Serum total IgE (tIgE), despite the quite small specificity for allergic diseases, is one of the basic laboratory tests used in their diagnosis. It is believed that increased levels of tIgE to 500 IU/mL is symptomatic of allergies. Jafarzadeh et al. observed the relationship between IgE and the occurrence of acute coronary syndromes (ACS). In a study of 90 subjects: 30 with acute myocardial infarction, 30 with unstable angina and 30 healthy subjects (control group), higher mean IgE levels were found in ACS patients than in controls (26). In patients with myocardial infarction levels of IgE were significantly higher compared to the control group (367.1 vs. 136 UI/mL, P < 0.01). Among men, the results also differed significantly, being the highest in men with myocardial infarction, lower in unstable angina and the lowest in control group (P < 0.05). The authors explain this phenomenon by interaction of IgE with mast cells and basophiles. Vasoactive substances and cytokines released from the granules of these cells may be an important factor for coronary heart disease. Similar results were recently observed by others in patients suffering from different forms of ischemic heart disease (27). Males with acute myocardial infarction turned out to have significantly higher tIgE concentrations than females and controls.
C-reactive protein, assayed by a high sensitivity method (hsCRP), is a standard parameter to the assessment of mild inflammation. Elevated hsCRP concentrations within 1-3 mg/L and above 3 mg/L are considered as moderate and high rate of relative risk of CVD. Lin observed high concentrations of CRP (mean 13.9 mg/L) in patients with recurrent urticaria and angioedema (28). The relationship between CRP and the severity of clinical symptoms was also found. Sahoo et al. documented higher concentrations of CRP in patients with atopic asthma than in healthy subjects, but the average value was significantly lower than for non-allergic patients with asthma (2.9 vs. 8.3 mg/L, P < 0.001) (29). This may indicate the participation of CRP in inflammatory reactions and suggests a possible lack of association of CRP with allergic asthma. Some authors also suggest a relationship between the prevalence of allergic respiratory disease and an increased concentration of serum amyloid A (SAA) (30). According to The Cardiovascular Risk in Young Finns Study, higher levels of SAA are related to atherosclerosis and metabolic syndrome risk factors, including low concentration of apolipoprotein A-I, HDL-cholesterol, leptin and higher values of BMI, CRP and intima-media thickness (31).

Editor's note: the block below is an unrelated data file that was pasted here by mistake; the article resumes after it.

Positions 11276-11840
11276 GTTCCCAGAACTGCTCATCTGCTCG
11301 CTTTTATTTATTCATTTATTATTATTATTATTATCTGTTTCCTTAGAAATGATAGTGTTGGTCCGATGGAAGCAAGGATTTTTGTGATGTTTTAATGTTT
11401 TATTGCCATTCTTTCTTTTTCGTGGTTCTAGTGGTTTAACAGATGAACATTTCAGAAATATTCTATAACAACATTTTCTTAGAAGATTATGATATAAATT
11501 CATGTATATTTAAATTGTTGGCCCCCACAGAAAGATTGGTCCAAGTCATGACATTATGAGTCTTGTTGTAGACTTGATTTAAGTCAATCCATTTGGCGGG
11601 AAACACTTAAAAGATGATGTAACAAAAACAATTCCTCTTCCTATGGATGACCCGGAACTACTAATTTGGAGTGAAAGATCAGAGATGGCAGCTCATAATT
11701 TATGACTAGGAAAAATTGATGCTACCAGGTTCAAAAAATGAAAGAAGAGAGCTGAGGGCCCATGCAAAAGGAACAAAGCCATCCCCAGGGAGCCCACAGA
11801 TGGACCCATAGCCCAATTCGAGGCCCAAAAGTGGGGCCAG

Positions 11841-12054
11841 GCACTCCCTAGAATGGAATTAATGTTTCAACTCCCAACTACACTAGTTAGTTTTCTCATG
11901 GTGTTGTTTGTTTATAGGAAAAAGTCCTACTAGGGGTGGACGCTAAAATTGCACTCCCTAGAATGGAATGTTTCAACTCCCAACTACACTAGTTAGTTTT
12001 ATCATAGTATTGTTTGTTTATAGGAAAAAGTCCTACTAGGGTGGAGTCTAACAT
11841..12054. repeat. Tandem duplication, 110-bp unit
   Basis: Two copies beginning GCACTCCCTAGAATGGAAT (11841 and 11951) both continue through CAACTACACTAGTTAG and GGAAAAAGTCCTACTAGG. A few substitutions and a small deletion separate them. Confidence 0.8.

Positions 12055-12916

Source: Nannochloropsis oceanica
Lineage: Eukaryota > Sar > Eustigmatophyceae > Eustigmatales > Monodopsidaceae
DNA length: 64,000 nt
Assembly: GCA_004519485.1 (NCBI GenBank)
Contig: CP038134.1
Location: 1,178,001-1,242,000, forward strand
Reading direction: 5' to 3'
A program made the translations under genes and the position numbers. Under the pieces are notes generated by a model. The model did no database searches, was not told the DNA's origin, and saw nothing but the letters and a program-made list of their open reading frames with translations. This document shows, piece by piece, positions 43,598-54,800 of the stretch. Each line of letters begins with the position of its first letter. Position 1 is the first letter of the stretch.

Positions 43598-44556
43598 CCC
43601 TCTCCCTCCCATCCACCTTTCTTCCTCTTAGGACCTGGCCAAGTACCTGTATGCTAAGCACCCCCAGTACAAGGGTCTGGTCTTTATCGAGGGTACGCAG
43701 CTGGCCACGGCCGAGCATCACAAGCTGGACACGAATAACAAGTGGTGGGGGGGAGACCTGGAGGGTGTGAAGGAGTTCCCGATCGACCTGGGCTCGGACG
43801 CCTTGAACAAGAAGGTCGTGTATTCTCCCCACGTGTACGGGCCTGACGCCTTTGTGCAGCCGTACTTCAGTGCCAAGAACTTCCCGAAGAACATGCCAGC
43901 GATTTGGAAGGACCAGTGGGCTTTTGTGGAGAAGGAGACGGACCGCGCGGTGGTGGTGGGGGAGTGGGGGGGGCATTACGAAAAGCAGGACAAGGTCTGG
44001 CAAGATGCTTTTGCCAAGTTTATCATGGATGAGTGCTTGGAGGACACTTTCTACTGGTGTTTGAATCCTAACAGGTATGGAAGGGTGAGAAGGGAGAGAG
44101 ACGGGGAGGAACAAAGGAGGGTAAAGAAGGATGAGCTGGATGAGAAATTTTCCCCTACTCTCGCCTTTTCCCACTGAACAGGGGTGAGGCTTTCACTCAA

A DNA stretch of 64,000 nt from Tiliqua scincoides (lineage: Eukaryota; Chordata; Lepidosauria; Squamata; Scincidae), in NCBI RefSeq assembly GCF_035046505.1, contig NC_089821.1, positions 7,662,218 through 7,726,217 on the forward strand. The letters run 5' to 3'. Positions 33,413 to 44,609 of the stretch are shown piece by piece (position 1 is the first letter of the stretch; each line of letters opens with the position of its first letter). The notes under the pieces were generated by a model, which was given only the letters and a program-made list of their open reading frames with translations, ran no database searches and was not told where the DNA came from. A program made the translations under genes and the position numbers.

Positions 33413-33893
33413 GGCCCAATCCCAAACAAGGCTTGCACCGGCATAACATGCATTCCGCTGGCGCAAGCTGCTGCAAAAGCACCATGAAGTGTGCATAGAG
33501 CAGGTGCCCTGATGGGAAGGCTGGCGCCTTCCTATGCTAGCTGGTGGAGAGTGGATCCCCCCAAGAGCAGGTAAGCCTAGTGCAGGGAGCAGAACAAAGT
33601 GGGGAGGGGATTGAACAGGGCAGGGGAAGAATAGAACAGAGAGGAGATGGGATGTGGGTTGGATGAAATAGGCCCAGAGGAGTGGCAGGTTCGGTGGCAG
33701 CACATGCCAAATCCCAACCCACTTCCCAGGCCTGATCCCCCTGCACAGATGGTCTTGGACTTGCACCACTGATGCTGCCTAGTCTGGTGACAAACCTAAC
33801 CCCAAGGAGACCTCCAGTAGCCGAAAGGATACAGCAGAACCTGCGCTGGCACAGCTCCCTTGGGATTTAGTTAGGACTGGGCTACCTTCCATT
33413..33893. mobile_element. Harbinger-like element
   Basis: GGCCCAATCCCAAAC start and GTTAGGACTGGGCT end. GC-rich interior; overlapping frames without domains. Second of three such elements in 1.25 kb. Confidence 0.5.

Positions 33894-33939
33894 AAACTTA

Pharmacotherapy in atopic diseases
Pharmacological therapy may be an important factor of increased cardiovascular events in allergic patients. The fact is that practically all kinds of allergic diseases are treated by glucocorticoids because of their potent anti-inflammatory and immunosuppressive effects (32). The use of glucocorticoids can reduce the frequency of clinical relapses to a minimum and greatly improve the quality of life. However, discontinuation of treatment generally results in recurrence and exacerbation of allergy symptoms; hence there is a need for their chronic usage. Glucocorticoids, as substances synthesized by the adrenal glands, are involved in the regulation of carbohydrate, protein, lipid and water-electrolyte metabolism. However, prolonged use of exogenous glucocorticoids contributes to serious disturbances in homeostasis, resulting in the development of symptoms such as hyperglycemia, dyslipidemia, abdominal obesity and hypertension, especially in systemic treatment (32). Several studies suggest also a possibility of systemic absorption of topical steroids and incidence of similar side effects (33,34). These disorders are components of metabolic syndrome and strong CVD risk factors (35).